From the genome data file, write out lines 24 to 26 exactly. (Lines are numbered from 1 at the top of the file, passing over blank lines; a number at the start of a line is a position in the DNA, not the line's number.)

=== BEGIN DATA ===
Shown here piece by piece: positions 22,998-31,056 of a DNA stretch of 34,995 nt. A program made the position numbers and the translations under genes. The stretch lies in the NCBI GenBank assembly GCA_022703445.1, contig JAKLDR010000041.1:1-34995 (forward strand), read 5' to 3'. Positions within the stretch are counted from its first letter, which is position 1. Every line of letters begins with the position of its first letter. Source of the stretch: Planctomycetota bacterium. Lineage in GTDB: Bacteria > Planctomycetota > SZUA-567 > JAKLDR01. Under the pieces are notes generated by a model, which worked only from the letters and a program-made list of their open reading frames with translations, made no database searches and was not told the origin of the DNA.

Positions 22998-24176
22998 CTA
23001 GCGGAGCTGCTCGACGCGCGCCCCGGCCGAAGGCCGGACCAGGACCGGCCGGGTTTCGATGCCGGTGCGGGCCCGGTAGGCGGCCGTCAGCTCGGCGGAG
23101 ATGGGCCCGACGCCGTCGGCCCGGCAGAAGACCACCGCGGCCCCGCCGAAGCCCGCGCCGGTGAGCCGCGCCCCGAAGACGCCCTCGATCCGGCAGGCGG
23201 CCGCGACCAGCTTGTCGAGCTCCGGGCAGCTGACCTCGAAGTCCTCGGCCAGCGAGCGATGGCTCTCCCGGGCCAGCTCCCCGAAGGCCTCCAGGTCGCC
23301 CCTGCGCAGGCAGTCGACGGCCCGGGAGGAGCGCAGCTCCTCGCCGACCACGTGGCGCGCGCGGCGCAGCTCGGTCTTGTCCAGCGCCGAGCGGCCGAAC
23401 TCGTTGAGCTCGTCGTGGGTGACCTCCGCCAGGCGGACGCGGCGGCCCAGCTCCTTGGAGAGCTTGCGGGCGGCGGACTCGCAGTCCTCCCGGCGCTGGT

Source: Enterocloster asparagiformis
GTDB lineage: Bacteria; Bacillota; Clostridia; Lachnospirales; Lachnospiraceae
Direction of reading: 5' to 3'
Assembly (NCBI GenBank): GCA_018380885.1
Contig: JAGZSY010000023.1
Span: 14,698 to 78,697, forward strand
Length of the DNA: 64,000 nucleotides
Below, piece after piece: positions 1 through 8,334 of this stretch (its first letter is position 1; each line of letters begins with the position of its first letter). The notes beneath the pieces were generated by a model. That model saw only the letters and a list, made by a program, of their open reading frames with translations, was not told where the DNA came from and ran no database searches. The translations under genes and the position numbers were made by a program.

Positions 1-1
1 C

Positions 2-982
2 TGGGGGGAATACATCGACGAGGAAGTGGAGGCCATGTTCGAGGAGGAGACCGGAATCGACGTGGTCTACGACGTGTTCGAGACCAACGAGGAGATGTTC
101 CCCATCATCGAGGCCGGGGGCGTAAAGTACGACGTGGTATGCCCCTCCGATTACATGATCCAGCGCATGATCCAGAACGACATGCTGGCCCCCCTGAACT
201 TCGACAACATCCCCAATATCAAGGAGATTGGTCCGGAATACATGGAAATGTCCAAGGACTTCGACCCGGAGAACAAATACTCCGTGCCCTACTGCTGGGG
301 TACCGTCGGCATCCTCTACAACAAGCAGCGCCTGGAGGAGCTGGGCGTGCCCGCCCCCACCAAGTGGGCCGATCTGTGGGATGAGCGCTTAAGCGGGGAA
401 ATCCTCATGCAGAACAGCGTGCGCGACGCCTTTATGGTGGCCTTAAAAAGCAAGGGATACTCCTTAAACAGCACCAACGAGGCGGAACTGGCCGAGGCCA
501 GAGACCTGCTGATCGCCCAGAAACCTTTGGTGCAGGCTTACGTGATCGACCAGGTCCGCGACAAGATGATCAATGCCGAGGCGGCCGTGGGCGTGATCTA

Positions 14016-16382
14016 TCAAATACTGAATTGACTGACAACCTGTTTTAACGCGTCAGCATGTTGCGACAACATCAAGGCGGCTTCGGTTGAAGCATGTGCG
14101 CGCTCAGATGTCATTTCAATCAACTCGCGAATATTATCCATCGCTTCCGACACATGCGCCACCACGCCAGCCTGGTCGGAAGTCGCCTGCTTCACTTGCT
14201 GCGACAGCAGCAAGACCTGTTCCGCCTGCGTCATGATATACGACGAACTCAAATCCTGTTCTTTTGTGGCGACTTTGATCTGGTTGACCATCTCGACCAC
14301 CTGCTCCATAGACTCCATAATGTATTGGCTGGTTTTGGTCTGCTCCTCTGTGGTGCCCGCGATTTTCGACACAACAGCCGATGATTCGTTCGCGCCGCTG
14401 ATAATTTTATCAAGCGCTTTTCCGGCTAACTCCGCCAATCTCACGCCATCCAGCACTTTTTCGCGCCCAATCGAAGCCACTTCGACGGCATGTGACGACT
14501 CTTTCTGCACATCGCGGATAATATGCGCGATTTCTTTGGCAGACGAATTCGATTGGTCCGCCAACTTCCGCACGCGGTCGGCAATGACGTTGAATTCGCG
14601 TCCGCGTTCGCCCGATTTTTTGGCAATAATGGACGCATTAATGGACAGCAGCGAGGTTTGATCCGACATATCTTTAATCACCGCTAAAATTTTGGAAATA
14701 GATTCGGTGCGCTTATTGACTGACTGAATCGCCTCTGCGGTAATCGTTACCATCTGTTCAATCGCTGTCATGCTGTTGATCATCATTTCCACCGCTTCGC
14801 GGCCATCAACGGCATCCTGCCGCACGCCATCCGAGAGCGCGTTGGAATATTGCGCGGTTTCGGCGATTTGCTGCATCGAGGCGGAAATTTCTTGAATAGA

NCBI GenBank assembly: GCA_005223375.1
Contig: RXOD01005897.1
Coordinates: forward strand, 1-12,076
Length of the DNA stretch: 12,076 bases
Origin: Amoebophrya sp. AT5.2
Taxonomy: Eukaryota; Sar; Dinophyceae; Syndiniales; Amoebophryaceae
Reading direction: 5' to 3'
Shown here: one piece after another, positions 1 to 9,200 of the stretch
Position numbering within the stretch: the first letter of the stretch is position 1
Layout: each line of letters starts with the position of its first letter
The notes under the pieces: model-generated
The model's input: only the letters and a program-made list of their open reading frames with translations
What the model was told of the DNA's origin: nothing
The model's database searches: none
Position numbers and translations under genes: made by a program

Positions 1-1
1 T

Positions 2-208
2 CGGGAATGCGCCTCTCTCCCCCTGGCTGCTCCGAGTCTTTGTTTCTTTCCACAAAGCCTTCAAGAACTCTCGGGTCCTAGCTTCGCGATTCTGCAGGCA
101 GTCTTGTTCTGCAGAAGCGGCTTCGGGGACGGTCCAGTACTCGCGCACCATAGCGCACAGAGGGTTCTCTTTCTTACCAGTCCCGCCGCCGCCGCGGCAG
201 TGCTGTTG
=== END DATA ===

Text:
401 ATCCTCATGCAGAACAGCGTGCGCGACGCCTTTATGGTGGCCTTAAAAAGCAAGGGATACTCCTTAAACAGCACCAACGAGGCGGAACTGGCCGAGGCCA
501 GAGACCTGCTGATCGCCCAGAAACCTTTGGTGCAGGCTTACGTGATCGACCAGGTCCGCGACAAGATGATCAATGCCGAGGCGGCCGTGGGCGTGATCTA

Positions 14016-16382